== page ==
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"If it weren't for the master's degree I wouldn't be working at Salto Systems."
Former student Reyes López recommends taking the master's degree at Tecnun "to those who are still undecided".
Reyes López Vázquez studied the Master's Degree in Telecommunications Engineering at Tecnun for several reasons. "One of them is that I had already come from having studied the Degree in Communications Electronics at Tecnun and, as I enjoyed it very much during my degree, I decided to stay in the same place," she recalls.
After graduating, he went to Germany to work for six months at the prestigious Fraunhofer Institute research center. "There, she says with a touch of humor, "I made a bit of a piggy bank to be able to pay for the master's program. "Tecnun gave the option of joining the master's program in the second semester, which was perfect for me so that I wouldn't miss the whole academic year after my return," says Reyes López, who adds that this factor made her decide to do the master's program at Tecnun.
This former student is clear about what the master's degree contributed to her training. "It was a training that was quite focused on work, the theory was considerably reduced, the exams were maintained on occasion, but the weight of the subjects resided in the daily work," she recalls. "We literally had so much work and so many internships that we spent long days in Miramón."
"In Germany, I saw firsthand that I wanted more training, and in my opinion, the master's program was able to meet those needs," she says over the years. It has also helped him to find a job. "If it weren't for the master's degree, I wouldn't be working in the company where I am now, because they require higher engineers, or in other words, a bachelor's degree plus a qualifying master's degree.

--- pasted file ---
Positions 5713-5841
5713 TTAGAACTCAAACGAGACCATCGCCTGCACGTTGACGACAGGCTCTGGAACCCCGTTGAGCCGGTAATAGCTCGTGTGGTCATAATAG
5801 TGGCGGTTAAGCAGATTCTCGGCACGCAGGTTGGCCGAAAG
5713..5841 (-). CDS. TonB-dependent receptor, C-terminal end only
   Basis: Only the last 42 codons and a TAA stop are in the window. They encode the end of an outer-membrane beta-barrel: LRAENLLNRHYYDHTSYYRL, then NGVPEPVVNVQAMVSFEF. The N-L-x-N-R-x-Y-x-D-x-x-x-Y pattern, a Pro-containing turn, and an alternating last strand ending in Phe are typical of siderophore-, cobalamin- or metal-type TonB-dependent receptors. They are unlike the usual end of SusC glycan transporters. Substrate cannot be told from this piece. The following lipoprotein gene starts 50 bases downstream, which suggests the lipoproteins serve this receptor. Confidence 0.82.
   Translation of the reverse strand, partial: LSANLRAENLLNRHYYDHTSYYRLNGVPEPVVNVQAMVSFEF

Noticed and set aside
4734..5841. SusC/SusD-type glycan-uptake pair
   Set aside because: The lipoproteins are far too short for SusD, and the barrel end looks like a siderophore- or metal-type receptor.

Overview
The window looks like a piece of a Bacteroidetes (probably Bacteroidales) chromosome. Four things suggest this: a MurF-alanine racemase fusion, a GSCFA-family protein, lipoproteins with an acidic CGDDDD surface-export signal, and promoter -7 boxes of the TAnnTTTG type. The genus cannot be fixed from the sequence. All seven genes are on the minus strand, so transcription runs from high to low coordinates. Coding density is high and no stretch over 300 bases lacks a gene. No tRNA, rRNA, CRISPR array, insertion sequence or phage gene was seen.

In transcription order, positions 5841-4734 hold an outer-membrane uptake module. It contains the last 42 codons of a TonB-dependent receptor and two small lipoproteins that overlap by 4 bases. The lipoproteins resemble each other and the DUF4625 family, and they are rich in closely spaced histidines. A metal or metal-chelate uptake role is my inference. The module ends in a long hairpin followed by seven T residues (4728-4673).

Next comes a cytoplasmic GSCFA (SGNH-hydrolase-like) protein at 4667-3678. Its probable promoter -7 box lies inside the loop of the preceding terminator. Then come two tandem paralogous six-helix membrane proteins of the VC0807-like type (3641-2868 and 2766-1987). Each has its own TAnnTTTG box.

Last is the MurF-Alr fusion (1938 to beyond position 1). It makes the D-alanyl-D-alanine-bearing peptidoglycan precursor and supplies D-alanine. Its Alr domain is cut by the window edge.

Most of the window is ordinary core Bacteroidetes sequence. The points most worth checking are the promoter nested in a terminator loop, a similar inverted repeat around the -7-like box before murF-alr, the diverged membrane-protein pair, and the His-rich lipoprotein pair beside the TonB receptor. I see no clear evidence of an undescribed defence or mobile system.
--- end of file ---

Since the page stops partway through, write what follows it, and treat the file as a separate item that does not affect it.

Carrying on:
Reyes works at Salto Systems, where she is an R&D engineer in the Electronics Department, and she is clear that she would recommend the master's degree to all final-year students. "For students who have already completed a degree in Electronics or Systems at Tecnun , of course I would," she says, and adds with a laugh: "Besides, I would tell those who are undecided to be calm, because it is easier than the degree. It's just one more year and it opens a lot of doors".
The bimonthly format of the master's program was one of the things Reyes liked the most. "The subjects are divided in threes, and every two months there are exams, papers, and presentations. This makes it very bearable. In addition, we used to have only one subject all morning, and when it was practical, the morning flew by."
What Reyes values most about the School of Engineering at the University of Navarra is "without a doubt, its teaching, because I don't know of any other place where the professors are so willing to help students. There really is a repertoire of great professionals, so well prepared that they deserve to be mentioned".
And of course, anyone who has passed through the classrooms of Tecnun keeps in the retina some amusing anecdote that happened to him during his student years. In Reyes' case it is this one:
"One fine morning in June, an Asian wasp flew in through a window in the VIP room (library/study room for sophomores) and I started to hear a tapping sound in the window next door. When I saw the insect of transatlantic proportions, I ran out, leaving everything behind. A guy helped me get it out of the library, the clerk mentioned that it wasn't the first time and that there was a nest nearby."
From that day on, the first one would always arrive and place herself right at the window through which the bug had slipped in, to close it and keep it that way all day. "Someone would approach the window with the intention of opening it and I would immediately jump out and ask: "Do you want a giant wasp to come in? and that way they wouldn't try to open it again," Reyes concludes, amused.